Morality and abhorrence against gruesome figures of death a Natrual counter-balance to the Naturallly downplayed and ‘negative’ aspect which occurs “naturally” in humans as well as Nature proper.

    I mean, it isn’t just in war that people kill. It is everyday for a number a reasons, good and bad, sensible and incompressible.

    I mean think about how big our population would be if not for drugs gangs and wars? And the diseases?? Think of all the more mutation of diseases would pop up given the sheer more number of living human bodies, most of which would only contribute to Humanity, as a grand project, in the most idealistic way, while many of those would be morally excluded anyways by the fact they don’t want to do anything “good”.

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  2. There’s another question lurking behind the one you address here. Namely, why does all this death bother you and not bother Montezuma the First? There have been many civilizations and peoples for whom death in battle (or even upon a sacrificial altar) would be considered a positive good.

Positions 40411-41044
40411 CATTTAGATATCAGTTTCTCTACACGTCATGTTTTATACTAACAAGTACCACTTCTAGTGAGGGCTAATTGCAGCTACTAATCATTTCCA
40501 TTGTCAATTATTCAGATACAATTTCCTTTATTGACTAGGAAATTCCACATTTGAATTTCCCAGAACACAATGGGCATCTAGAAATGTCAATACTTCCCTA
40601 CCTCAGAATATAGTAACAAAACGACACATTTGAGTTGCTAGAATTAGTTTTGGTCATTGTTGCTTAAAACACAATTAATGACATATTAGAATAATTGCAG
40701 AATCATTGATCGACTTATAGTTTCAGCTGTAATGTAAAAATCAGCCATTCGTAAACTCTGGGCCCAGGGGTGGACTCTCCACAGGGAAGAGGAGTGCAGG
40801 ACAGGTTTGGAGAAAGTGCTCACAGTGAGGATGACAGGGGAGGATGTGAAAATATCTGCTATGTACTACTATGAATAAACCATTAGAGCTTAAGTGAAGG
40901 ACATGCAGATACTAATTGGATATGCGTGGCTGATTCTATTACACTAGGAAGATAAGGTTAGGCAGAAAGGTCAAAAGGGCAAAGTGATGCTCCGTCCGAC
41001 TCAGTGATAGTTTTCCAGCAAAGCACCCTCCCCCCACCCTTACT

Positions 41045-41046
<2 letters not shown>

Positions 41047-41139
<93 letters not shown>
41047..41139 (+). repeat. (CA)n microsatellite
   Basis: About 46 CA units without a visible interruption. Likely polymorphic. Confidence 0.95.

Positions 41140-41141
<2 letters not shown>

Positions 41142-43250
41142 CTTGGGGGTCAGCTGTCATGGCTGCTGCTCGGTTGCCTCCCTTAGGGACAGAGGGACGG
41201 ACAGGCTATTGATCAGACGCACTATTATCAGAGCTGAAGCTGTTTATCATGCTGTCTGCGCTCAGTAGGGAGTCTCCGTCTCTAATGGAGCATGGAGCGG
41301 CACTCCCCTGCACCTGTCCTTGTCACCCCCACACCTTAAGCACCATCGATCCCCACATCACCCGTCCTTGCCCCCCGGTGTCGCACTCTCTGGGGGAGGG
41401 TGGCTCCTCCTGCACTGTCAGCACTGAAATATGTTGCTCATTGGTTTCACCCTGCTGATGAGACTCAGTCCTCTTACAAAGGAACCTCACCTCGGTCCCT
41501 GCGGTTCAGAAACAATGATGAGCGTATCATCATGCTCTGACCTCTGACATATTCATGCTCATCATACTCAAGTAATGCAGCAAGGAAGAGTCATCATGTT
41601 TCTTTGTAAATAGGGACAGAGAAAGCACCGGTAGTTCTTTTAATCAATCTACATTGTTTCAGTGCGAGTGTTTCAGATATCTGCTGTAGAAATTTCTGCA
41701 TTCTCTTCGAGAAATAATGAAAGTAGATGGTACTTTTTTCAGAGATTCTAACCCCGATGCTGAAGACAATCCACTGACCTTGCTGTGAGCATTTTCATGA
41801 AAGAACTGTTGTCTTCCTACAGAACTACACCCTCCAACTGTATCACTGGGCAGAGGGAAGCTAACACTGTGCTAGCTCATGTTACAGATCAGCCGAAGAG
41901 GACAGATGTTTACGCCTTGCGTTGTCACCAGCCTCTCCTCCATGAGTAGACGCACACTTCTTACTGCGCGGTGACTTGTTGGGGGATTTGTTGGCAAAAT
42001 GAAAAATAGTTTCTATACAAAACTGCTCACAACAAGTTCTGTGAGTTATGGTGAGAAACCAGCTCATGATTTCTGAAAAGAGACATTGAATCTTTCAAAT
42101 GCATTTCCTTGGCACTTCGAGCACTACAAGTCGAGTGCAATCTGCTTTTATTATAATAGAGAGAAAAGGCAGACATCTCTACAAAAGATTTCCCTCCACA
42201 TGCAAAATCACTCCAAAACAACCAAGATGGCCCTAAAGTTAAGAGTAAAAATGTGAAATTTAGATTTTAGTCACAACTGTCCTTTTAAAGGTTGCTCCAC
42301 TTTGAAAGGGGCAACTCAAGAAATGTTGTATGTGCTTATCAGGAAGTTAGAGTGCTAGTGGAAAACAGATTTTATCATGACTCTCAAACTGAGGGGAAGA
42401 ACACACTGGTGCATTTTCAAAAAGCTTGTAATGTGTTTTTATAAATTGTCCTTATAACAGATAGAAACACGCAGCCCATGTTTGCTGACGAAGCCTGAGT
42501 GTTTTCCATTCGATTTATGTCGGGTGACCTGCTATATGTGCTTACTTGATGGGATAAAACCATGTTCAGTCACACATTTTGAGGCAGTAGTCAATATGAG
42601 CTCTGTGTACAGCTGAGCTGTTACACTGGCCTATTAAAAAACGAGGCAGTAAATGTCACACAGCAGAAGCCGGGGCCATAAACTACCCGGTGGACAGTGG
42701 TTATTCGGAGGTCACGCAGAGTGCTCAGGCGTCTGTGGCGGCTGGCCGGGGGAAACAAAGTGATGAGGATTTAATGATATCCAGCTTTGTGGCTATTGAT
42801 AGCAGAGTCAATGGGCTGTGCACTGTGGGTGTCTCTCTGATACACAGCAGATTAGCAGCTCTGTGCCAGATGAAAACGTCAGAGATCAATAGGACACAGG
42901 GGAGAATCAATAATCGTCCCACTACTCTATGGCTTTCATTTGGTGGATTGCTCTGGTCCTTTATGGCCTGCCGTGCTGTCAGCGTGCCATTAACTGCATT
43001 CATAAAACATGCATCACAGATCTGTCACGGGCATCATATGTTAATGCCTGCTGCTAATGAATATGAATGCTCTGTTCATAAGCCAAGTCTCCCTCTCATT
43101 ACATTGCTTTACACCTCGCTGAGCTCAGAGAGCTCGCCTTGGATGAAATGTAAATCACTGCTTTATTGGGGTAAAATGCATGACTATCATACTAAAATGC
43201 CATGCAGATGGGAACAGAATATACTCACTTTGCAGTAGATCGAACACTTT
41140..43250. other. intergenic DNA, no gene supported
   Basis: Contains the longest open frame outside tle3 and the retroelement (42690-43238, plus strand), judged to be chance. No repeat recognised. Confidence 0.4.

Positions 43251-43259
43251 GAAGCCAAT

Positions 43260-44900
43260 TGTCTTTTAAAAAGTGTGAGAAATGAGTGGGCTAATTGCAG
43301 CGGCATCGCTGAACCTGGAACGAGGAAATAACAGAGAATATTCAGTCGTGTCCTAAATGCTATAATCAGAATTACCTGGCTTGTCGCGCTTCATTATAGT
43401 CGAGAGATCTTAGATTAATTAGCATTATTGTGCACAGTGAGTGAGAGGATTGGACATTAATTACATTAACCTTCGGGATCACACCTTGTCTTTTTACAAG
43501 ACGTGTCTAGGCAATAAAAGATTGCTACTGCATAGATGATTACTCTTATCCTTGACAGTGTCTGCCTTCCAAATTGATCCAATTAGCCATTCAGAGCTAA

Why don’t we think that way?

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    • Good question.
      I think modern tech (like books) gives us more empathy. We are simply exposed to other peoples’ points of view more often, and this makes us more inclined to realize that other people have feelings and don’t want to die.
      I am also, unlike Montezuma, much more inclined to think that I am the one who will get sacrificed in a conflict, rather than make the sacrifices, because I am small and weak and don’t have a personal army.
      Then there is the domestication hypothesis–that essentially some societies have been selecting for a variety of traits that make people less likely to kill each other, which includes a revulsion to killing.

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      • I think that’s part of it, but I don’t think it satisfies the problem completely.

        I’m currently doing research on the Dahomey Kingdom, a west African country that lasted until 1904. In this society, they persisted through constant warfare and slavery. The economic model was to invade tribe X, enslave everyone young enough to be a slave and then sacrifice and cannibalize everyone else.

        The thing was, the commoners of Dahomey were big fans, even though they were up close and personal doing the killing. (There are portraits and descriptions of the vestal female warriors rhythmically cutting the heads off their vanquished foes.) It’s hard to imagine being more exposed to the victims of violence than they were.

        In that society, honoring the ancestors (reason for the sacrifices) and cultivating an aura of ferocity were the real values worth maintaining, not the equality, human rights and other “soft, effete” stuff we believe in.